Monday, 9 July 2018

The Velvet Underground - The Velvet Underground & Nico (1967)


Released March 1967

Recorded in New York City

1967 saw some great albums released - The Doors debut album and “Strange Days”; Jimi Hendrix’s “Are You Experienced”; “Big Brother And The Holding Company”; oh and “Sgt Pepper”, of course. Then there was this one - The Velvet Underground - Lou Reed, John Cale, Sterling Morrison and Maureen Tucker abetted on three tracks by the mysterious German chanteuse, Nico. It is never mentioned as much as other albums of the time. Yes, it had critical acclaim and certainly has done in retrospect. However, in many ways, its influence has been greater, maybe, than the album itself. David Bowie, Siouxsie & The Banshees, Roxy Music, Mott The Hoople, Magazine, Oasis, U2 and so many punk and post-punk bands owe this album so much. It is also probably one of the most drug-addled albums of all time.


1. Sunday Morning
2. I'm Waiting For The Man
3. Femme Fatale
4. Venus In Furs
5. Run Run Run
6. All Tomorrow's Parties
7. Heroin
8. There She Goes Again
9. I'll Be Your Mirror
10. The Black Angel's Death Song
11. European Son

It starts strangely, with the wistful, reflective and melodic “Sunday Morning” featuring Reed’s gentle, unthreatening vocal. He almost sounds like a college boy next door. Come the next track, though, and we get the real stuff - the insistent, drug-inspired anthem, “I’m Waiting For The Man”. Its repetitive piano coda adds to the somewhat frantic ambience and the riff is a killer. “Femme Fatale” features Nico for the first time. Her German accent is a bit bizarre at times, but her voice is haunting and beguiling. The sound, however, even on this 45th Anniversary remaster, is awful, with some real distortion in places in the music. The same applies to “Sunday Morning”. No amount of remasterings seem to make any difference, which is a shame. There is a mono version of the album available on the “deluxe edition” and it does have some of the attributes that mono recordings have, the attributes that mono recordings have - a definite raw, visceral edginess - but, unfortunately those same distortions are still there.

“Venus In Furs” is a masterpiece of menacing, drug-addled, paranoia put to music. A cutting guitar riff cuts right through the song with no change of pace as Reed’s vocal remains deadpan and relentless. A very atmospheric, evocative track. “Run Run Run” is a frenetic, punky number which owes more than a little to Bob Dylan’s “Subterranean Homesick Blues”, and The Rolling Stones’ “Aftermath” album. Again, the sound is dodgy but somehow it adds to the decadent feeling of the album. The guitar solo at the end is discordant and scratchy. I wish it could be remastered better, but I guess is not possible. It is what it is. “All Tomorrow’s Parties” is Nico’s finest moment on the album. A tambourine heralds a wonderful, spine tingling keyboard riff and then she arrives - floating in with her haughty, sonorous voice like that weird German guest at someone’s party that you can’t really remember. Just that voice, and that guitar, man. A memorable, captivating guitar joins in, sounding like U2 would do thirty years later, underpinning the whole thing. Magnificent.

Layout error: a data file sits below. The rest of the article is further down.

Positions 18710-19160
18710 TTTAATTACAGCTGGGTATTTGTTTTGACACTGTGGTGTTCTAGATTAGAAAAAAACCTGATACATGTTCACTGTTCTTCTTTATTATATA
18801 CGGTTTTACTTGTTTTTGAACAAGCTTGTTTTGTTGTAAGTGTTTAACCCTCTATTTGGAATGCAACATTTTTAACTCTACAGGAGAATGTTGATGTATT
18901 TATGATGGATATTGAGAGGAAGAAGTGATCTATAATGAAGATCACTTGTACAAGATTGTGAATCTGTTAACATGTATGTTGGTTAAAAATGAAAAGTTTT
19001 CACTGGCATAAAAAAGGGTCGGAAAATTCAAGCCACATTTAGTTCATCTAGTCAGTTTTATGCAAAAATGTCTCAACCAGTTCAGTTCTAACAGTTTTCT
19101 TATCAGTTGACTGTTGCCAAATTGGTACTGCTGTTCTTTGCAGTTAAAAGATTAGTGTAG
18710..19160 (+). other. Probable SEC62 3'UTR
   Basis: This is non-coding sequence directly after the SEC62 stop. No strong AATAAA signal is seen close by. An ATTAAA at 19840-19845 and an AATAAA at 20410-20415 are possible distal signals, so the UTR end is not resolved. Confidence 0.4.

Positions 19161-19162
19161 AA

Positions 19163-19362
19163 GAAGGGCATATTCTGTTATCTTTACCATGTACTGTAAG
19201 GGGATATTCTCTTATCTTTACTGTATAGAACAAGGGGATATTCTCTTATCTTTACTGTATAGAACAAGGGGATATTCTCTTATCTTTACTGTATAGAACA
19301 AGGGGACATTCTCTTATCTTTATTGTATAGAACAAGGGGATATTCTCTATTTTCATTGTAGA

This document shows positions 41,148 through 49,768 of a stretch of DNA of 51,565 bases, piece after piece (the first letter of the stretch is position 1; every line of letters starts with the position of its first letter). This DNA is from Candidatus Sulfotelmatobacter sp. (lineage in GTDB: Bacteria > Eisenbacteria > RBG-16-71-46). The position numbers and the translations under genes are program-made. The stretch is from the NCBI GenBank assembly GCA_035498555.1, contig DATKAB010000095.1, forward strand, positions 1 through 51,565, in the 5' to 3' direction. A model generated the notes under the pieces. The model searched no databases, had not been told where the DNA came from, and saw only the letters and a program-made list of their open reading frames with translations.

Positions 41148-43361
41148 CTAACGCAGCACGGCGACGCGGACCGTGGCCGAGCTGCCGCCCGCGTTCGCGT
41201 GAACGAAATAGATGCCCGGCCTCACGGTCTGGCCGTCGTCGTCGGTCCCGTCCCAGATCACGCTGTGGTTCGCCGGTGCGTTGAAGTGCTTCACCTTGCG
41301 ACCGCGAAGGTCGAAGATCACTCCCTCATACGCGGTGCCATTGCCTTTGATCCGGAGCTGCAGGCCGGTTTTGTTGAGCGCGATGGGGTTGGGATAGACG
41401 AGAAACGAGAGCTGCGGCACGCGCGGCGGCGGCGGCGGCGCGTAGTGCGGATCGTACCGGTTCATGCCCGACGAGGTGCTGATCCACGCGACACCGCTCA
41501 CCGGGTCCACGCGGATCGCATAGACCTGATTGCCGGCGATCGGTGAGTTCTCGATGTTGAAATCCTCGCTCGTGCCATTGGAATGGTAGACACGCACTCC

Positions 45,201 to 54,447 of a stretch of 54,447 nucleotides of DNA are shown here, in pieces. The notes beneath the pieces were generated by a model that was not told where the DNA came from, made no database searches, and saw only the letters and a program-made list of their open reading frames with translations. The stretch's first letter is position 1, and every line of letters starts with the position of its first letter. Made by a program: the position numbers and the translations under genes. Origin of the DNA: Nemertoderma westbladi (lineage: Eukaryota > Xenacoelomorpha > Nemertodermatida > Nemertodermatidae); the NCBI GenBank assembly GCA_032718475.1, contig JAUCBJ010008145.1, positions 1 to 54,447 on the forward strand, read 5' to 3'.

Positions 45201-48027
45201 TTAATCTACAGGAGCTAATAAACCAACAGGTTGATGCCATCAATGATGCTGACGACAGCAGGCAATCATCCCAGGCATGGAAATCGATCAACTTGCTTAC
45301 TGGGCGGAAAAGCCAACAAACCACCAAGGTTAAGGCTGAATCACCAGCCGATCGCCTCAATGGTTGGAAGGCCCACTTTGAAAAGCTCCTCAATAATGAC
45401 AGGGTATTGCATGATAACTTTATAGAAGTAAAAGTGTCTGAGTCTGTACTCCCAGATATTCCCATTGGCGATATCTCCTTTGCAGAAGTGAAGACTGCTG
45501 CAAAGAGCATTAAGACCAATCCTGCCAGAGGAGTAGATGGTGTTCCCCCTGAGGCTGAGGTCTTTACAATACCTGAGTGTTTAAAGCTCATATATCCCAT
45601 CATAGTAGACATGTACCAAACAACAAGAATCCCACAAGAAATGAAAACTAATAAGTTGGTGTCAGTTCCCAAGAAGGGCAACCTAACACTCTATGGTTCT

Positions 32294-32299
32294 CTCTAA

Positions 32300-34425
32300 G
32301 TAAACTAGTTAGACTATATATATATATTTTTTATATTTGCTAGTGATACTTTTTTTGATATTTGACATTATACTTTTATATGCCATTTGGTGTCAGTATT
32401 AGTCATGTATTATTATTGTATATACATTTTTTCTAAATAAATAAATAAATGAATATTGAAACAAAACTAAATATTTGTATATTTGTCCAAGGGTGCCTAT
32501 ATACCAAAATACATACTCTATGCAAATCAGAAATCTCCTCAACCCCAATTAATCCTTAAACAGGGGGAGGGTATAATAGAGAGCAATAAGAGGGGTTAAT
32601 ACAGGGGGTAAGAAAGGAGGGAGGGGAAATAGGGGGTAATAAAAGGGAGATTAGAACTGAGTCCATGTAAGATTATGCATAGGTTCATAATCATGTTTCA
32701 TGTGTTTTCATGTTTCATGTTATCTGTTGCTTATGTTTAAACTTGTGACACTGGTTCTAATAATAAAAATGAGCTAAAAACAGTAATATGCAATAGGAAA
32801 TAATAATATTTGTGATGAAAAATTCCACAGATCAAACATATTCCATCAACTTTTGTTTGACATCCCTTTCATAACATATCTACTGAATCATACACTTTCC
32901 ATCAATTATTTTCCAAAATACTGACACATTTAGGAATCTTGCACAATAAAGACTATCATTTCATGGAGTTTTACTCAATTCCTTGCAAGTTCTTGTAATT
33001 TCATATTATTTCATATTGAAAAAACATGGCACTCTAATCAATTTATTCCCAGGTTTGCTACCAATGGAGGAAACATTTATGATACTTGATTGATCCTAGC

Is one demi-monde classic enough for one album? Hell no. Next up is Lou Reed’s masterpiece - “Heroin”. It betters “Parties”, unbelievably, in many ways. Another sparse, iconic intro - lone guitar, some isolated drum sounds and Reed’s enigmatic vocal about injecting himself with heroin. Sombre stuff, indeed, but it is an incredibly hard-hitting creation. It is a difficult listen but no less mesmeric for it. Maureen Tucker keeps a slightly clumsy drum rhythm going throughout, and the guitar burns and slices while Reed’s trip gets worse. Nobody could possibly say that this track would encourage anyone to take heroin. Reed and the band make it sound like the nightmare it clearly is. From the chilled out relaxed beginning, the “high” soon becomes a sweating, hallucinating, paranoid trip from hell, vocally and musically as the guitar starts screeching out of control. A bad heroin trip set to music. Some achievement.

“There She Goes Again” lifts the mood with a bit of sixties Byrds-style jangly pop, albeit against some world-weary cynical lyrics. “I’ll Be Your Mirror” is Nico’s third song and a brief, tuneful little one it is - nice bass line and tambourine and vocal delivery. A breath of fresh air in amongst all the comparative misery. “The Black Angel’s Death Song” tried to out-Dylan early Dylan but fails, to be honest. This is a discordant and irritating song, if I am totally honest. “European Son” is very much a Lou Reed track, at least for the first minute or two, and if you added some Mick Ronson guitar to it and cleaned it up a bit you could imagine it would fit quite well on to 1972’s “Transformer”. It has some madcap guitar and drums and threatens to get completely out of control, however, with all that feedback, cascading bass lines and hyperactive drumming. An archetypal piece of 1967 instrumental indulgence. At times unlistenable, at the same times, though, completely captivating. Like taking drugs I suppose. Thankfully, I wouldn’t know.


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